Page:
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Paris and London or Paris and Rome? (7 nights trip)

Paris and London or Paris and Rome? (7 nights trip)

Old Apr 1st, 2016, 01:46 PM
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Paris and London or Paris and Rome? (7 nights trip)

I am planning a trip to Europe and we have narrowed down our preferred destination to either Paris-London or Paris-Rome.

The trip will be from Dec 23 to Dec 31. Arriving in Europe on Dec 24th and 7 nights.

I am a bit torn between the second city being London or Rome so I have a few pros and cons

Pros for London:
1. Flight will be cheaper. I see that round trips to London (LAX-LHR) is around $1200 while round trips to Paris is around $1700 (LAX-CDG) and there is no one way option for LAX-CDG without going into ridiculous pricing. So even if we do Paris-Rome we still have to make it back to Paris for the return leg of the round trip.

2. Distance is shorter, we should be able to take Eurostars between London and Paris as opposed to a flight between Paris and Rome. This will help on with getting back to London for the return leg of the round trip back to LA.

3. Rome would be saved for years down the line when we do something like Rome Florence and Venice trip (SO does want to see Venice a lot)

4. Maybe catch a premier league fixture on boxing day as I am a Liverpool fan or at least experience watching a match in a pub with a crowd as I am often watching it alone at 6AM in west coast USA.

Pros for Rome:
1. We are more interested in the sights in Rome compare to London.

2. We would like the experience Italian cuisine.


So I am stuck between the better budget and shorter travel distance of London-Paris and more interest in the sights of Rome and Paris. Which one would you suggest?
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Old Apr 1st, 2016, 02:05 PM
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Rather than one-way, did you look at multi-citi or multi-destination tickets?

Did you also consider the cost of flight plus time lost backtracking to your arrival city?

If you must do RT from one city, then as soon as you arrive, head on to the second city, so you don't waste time doing a second hotel stay in the same city. If you must see two, then Paris & London, dividing time depending on what you want to do/see.

Personally, since it will be dark early, likely chilly, etc? I would stay the whole time in London where there are tons of museums to visit during the day and shows you could see every night, but we love theater. Might not be your interest.

You could also spend the whole week in Rome or Paris. Toss up.
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Old Apr 1st, 2016, 02:12 PM
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I was about to suggest that you do Paris and Venice --- and it still might be a fun way to go -- but Venice is a bit notorious for not having outstanding restaurants. If you do some research and make reservations in advance you can have excellent Venetian food -- but if your dream of Italian cuisine is pasta, pizza, cheese dishes, then the food of Venice (fish, rice, polenta) is not that.

One nice thing about Venice is that if you want to see a Roman arena, there is one in Verona that's easy to see as half a day trip from Venice.

But are you sure you can't find affordable open jaw flights that would take you into Rome and out of Paris (or vice versa?) Or maybe LAX>Venice, then overnight train to Paris, fly home from Paris?
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Old Apr 1st, 2016, 02:14 PM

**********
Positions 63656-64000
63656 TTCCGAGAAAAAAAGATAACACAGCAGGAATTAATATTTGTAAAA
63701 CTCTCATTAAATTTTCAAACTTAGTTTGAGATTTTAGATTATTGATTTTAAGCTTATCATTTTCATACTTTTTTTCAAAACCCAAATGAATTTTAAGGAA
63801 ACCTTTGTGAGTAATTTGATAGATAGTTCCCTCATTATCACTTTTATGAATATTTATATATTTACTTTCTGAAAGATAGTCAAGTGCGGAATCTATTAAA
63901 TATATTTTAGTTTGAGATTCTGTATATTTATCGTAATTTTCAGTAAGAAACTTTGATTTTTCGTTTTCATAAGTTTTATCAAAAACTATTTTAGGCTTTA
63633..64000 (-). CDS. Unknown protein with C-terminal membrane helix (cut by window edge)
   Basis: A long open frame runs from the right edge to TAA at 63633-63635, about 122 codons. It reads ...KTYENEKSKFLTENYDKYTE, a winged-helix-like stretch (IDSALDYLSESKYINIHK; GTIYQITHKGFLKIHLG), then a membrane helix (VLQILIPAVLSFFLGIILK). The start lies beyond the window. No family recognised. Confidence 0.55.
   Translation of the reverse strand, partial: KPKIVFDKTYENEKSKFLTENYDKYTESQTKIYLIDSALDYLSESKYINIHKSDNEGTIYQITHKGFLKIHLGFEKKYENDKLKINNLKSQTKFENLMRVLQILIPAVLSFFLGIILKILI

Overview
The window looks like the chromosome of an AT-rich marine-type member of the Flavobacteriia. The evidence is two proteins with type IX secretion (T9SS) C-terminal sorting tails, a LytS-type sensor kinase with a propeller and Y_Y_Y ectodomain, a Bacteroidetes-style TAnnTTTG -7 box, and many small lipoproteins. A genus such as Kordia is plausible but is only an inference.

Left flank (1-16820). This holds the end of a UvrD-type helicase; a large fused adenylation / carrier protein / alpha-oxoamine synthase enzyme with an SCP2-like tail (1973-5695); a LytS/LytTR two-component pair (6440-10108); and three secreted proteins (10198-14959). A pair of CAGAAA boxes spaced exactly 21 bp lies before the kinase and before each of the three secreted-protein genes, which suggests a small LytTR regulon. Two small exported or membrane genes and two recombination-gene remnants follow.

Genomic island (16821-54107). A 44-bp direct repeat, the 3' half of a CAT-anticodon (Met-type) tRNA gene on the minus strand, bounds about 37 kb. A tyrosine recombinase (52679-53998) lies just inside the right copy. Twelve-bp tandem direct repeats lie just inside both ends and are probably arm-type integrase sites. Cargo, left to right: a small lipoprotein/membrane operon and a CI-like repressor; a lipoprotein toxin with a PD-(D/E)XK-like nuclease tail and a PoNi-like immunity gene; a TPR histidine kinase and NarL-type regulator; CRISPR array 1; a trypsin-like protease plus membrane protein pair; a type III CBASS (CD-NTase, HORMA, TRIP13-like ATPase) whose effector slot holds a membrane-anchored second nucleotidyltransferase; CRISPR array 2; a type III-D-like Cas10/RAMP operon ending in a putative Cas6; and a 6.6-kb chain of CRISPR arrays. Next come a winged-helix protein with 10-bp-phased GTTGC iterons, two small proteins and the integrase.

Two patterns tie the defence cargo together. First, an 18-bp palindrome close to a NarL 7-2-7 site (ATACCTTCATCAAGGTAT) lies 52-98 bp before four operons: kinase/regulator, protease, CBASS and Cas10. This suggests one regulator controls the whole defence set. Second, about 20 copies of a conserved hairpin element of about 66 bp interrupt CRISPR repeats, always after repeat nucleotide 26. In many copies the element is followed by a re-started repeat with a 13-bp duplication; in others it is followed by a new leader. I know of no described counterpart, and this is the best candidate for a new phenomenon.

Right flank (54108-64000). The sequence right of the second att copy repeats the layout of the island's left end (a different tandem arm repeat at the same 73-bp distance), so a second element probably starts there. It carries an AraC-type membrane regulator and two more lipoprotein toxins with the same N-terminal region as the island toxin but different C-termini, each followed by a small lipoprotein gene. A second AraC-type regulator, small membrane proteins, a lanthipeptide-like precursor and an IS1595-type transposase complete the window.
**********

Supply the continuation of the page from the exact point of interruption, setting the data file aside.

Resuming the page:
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Just as a note, both Paris and Rome (and Venice) are beautiful at night, so the shorter hours might not matter to you. And museums/churches/shops in Rome stay open until 7.30pm.
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Old Apr 1st, 2016, 02:16 PM
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@Sassafrass Thanks for the response, I will try to look at other sites, I only did the basic search through priceline to get an general idea of the cost and the one way option was very expensive ($2700 for one).

That was why I thought London would be better as Eurostars is a lot shorter distance than Paris-Rome and more frequent to fit the schedule. I was planning on something like fly into London and on the way back do Eurostars back to London and to airport straight away, no second hotel stay in the same city.

Paris is a must for SO and we are not the type that spend a ton of time in museums so I think 3 days a city is plenty for us.
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Old Apr 1st, 2016, 02:25 PM
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@sandralist That is another option for me for sure, I will definitely look into the open jaw options on other sites.

Would you suggest Venice over Rome for someone's first time in Italy and unlikely to return for years after (other locations are also in our interest such as Japan, Germany, England, etc)

I think I'd prefer Rome for the historical buildings while SO is more interested in the Venician scenery and gondola rides. So either place would be great for us!
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Old Apr 1st, 2016, 03:30 PM
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London and Paris go together well
You can also do Paris and Amsterdam.

From what you write I'd save Rome for another trip.
Boxing Day would be a con for me not a pro.

Fwiw I ate at some delicious Italian restaurants in Paris. I made a re of one of those.
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Old Apr 1st, 2016, 04:00 PM
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kick53v3,

I'm not much of a believer in selecting destinations within a country based on "first time" ideas, but in particular for Italy, because it is not a centralized place, and there is no one way you can go to Italy for the "first time" and think you are "beginning at the beginning" with Italy, and you will understand it better by starting here, rather than there.

The history of Venetian Empire is different from the history of the Roman Empire, and the influences upon architecture, and food, and social organization come from different places. Venice was never a Roman city, and it relates to the east rather than the West, so --- just two very different places. Apart from everybody speaking Italian, you could almost think they were different countries. Attitudes within Italy about Rome sometimes bear a resemblance to attitudes in the US about Washington DC.